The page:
The Lord says: "Stand at the crossroads and look; ask for the ancient paths, ask where the good way is, and walk in it, and you will find rest for your souls." - Jeremiah 6:16 (NIV)
Today the idea of serenity is on my mind. It's not surprising, considering yesterday's post about darkness. But I don't want to discuss serenity as some feel-good guaranteed consequence of a life of faith but instead as a deliberate or purposeful initiative that requires the application of spiritual truth regardless of circumstance.
I have a friend who is - correctly in my opinion - suspicious of situationally induced piety. He's an atheist, but he is consistently reactive when confronted with a religious enthusiasm that rises and falls on what he understands as natural phenomenon. If Christians cite the fact of God only when they're confronted with awesome beauty, he reasons, then what do they see in response to devastation, destruction and disaster? (forgive the alliteration, it just came out that way...).
He makes a valid point. It is too easy to fall into a one-dimensional pattern of "What a beautiful morning; God is so good." or "The sunset was awesome, isn't the Creator marvelous." and "When I look at the stars how can I do anything other than worship God...."
Let me be clear - there's nothing about any of those statements that is not valid. The problem is the way in which we tend to limit our acknowledgment of the Divine to those easy-to-fill-in-the-blank moments, while leaving God out of our consciousness when things don't look so pretty to our eyes. It's the inconsistency that marks us as shallow.
That's why I'm glad I wrote yesterday's post about darkness. Yesterday's darkness, and the eventual breaking in of peace, makes it more possible to talk about this morning's quiet time on the porch with at least a tad of credibility.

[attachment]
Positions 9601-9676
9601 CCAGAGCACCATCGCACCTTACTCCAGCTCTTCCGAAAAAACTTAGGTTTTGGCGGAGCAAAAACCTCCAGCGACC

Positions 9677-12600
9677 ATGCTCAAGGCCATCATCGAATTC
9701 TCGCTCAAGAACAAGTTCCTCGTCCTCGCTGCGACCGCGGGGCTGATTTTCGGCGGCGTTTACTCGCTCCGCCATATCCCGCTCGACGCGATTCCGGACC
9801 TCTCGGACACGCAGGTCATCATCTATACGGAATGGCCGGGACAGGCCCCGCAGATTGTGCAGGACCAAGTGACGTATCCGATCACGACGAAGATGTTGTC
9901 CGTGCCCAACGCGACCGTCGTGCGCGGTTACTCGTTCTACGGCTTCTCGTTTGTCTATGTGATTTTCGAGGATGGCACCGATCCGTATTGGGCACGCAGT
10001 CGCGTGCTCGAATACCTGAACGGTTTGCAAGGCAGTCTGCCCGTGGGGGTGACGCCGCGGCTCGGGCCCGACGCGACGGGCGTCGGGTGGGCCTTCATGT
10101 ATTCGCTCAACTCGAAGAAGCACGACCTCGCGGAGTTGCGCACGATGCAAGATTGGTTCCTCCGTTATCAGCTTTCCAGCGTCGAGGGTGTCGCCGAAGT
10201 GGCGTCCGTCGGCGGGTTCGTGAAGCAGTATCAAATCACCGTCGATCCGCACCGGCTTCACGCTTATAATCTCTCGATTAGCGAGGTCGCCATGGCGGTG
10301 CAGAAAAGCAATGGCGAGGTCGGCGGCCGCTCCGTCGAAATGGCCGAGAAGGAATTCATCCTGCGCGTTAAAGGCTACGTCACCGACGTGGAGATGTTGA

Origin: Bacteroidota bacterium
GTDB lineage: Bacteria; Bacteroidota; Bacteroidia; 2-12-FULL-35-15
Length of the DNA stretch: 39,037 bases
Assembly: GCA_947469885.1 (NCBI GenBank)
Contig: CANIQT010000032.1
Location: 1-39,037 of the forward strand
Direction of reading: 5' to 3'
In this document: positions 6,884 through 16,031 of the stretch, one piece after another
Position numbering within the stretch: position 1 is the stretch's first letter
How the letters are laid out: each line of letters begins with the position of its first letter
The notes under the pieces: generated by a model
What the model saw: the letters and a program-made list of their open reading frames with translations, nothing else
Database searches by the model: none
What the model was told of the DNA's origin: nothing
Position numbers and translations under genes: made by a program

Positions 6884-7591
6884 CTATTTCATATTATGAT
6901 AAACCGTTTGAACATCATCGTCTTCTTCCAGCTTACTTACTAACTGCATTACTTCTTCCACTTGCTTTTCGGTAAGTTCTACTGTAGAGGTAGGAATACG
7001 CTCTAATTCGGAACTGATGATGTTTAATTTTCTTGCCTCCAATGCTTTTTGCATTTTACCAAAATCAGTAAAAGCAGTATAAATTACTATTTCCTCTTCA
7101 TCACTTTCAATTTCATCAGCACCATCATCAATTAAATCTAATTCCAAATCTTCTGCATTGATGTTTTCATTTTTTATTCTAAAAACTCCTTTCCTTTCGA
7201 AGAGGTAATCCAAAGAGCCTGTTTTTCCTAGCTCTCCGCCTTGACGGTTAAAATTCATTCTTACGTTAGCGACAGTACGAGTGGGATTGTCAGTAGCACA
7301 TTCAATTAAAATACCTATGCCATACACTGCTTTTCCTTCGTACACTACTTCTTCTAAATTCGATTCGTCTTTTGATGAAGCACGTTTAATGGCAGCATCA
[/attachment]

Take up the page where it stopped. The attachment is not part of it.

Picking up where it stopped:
So there I was, reading my morning devotional material, drinking in good coffee, perfect temperatures, our inviting back garden and the lush golf course, when Mr. Noisy Lawnmower Man sails onto the green to shatter the stillness with his persistent noise.
What was I to do with my peace? Is it really serenity when the favorable background ceases to be favorable?
So I continued in conversation with God. "Bless the man on the lawnmower," I said. "He looks like he's really enjoying his work." then, "Please solidify this relationship we're working on so I'm not so easily disconnected from the fact of your being." and then, "I'm beginning to understand that true serenity has more to do with my choice to acknowledge your being than the impact of your creation (at least, the parts I like) on my superficial consciousness."
OK, so now we're getting somewhere. I just acknowledged how shallow my spirituality is when it depends on physical cues to kick in. This journey is a stuttering undisciplined series of epiphanies - I realize that. But they are epiphanies all the same.
Grace and Peace - DEREK